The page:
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A genetic algorithm with disruptive selection

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2 Author(s)
Ting Kuo ; Inst. of Comput. Sci. & Inf. Eng., Nat. Chiao Tung Univ., Hsinchu ; Shu-Yuen Hwang

Genetic algorithms are a class of adaptive search techniques based on the principles of population genetics. The metaphor underlying genetic algorithms is that of natural evolution. Applying the “survival-of-the-fittest” principle, traditional genetic algorithms allocate more trials to above-average schemata. However, increasing the sampling rate of schemata that are above average does not guarantee convergence to a global optimum; the global optimum could be a relatively isolated peak or located in schemata that have large variance in performance. In this paper we propose a novel selection method, disruptive selection. This method adopts a nonmonotonic fitness function that is quite different from traditional monotonic fitness functions. Unlike traditional genetic algorithms, this method favors both superior and inferior individuals. Experimental results show that GAs using the proposed method easily find the optimal solution of a function that is hard for traditional GAs to optimize. We also present convergence analysis to estimate the occurrence ratio of the optima of a deceptive function after a certain number of generations of a genetic algorithm. Experimental results show that GAs using disruptive selection in some occasions find the optima more quickly and reliably than GAs using directional selection. These results suggest that disruptive selection can be useful in solving problems that have large variance within schemata and problems that are GA-deceptive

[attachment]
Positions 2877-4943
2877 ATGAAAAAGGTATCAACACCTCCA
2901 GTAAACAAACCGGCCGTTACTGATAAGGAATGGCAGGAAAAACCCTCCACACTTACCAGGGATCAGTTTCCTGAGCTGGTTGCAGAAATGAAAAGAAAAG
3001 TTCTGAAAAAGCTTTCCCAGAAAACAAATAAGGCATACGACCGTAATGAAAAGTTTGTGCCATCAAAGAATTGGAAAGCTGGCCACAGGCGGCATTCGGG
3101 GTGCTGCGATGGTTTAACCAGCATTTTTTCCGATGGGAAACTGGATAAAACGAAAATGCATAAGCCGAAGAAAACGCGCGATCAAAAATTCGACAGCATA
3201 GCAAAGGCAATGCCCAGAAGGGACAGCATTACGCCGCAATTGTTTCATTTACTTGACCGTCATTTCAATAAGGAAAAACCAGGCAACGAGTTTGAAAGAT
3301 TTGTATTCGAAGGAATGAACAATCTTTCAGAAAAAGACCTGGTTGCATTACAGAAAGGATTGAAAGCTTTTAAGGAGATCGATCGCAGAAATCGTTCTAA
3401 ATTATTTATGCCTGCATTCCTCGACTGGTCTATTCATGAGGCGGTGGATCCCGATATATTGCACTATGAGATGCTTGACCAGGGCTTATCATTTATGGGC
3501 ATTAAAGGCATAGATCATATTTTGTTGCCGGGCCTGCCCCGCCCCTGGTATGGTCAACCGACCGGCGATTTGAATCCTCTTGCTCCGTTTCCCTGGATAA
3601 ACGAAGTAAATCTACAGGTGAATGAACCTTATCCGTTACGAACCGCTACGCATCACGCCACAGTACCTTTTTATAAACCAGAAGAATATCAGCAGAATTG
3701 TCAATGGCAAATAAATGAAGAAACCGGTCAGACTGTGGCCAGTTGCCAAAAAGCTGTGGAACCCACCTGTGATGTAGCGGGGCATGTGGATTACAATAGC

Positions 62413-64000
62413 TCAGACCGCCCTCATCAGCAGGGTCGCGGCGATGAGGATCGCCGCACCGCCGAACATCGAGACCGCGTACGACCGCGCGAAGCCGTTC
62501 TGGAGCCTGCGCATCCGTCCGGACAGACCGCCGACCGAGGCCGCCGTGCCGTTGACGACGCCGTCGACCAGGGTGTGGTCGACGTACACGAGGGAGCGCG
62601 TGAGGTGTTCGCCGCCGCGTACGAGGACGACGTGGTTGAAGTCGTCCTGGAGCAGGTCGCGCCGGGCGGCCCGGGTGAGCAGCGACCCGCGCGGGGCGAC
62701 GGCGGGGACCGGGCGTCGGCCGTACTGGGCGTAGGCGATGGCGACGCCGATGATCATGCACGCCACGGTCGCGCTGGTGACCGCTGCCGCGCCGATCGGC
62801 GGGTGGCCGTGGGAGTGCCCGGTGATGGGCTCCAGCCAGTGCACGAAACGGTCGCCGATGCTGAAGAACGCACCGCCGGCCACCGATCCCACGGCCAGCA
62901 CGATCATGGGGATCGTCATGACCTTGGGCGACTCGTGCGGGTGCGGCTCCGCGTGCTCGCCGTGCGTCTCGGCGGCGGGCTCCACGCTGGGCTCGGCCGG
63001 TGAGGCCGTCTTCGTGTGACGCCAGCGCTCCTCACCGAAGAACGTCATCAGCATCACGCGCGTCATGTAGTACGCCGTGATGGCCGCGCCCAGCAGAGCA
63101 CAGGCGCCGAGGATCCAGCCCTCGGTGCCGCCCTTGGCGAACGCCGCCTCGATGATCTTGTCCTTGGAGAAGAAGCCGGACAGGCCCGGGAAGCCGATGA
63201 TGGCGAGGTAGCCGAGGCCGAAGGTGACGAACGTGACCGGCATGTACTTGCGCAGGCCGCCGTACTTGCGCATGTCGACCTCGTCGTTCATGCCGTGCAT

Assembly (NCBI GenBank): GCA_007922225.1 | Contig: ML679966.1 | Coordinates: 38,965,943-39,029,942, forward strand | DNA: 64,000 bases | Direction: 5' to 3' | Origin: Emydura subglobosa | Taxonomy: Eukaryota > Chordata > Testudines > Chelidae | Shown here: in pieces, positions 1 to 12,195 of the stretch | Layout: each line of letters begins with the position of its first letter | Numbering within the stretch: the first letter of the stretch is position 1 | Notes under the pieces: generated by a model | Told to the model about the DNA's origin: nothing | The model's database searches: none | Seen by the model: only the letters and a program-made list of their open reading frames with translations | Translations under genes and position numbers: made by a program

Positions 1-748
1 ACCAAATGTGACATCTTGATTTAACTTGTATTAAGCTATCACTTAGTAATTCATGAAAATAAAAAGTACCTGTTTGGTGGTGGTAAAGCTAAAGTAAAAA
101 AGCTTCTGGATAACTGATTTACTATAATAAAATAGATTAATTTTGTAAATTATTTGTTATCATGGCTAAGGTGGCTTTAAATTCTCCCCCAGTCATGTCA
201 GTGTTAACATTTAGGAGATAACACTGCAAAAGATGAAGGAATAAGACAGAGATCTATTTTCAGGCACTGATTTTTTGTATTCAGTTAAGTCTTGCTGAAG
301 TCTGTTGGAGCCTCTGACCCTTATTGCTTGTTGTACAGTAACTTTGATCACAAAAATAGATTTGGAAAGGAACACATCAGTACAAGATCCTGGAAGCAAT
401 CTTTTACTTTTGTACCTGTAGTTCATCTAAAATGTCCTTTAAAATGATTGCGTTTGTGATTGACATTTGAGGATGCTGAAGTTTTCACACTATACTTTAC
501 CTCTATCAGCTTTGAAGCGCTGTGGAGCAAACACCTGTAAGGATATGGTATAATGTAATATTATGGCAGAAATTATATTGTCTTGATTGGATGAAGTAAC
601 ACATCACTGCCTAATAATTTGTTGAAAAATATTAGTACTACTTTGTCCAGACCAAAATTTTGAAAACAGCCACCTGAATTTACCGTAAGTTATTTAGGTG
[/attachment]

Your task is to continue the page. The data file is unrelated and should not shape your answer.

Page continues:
Published in:

Systems, Man, and Cybernetics, Part B: Cybernetics, IEEE Transactions on  (Volume:26 ,  Issue: 2 )

Date of Publication:

Apr 1996

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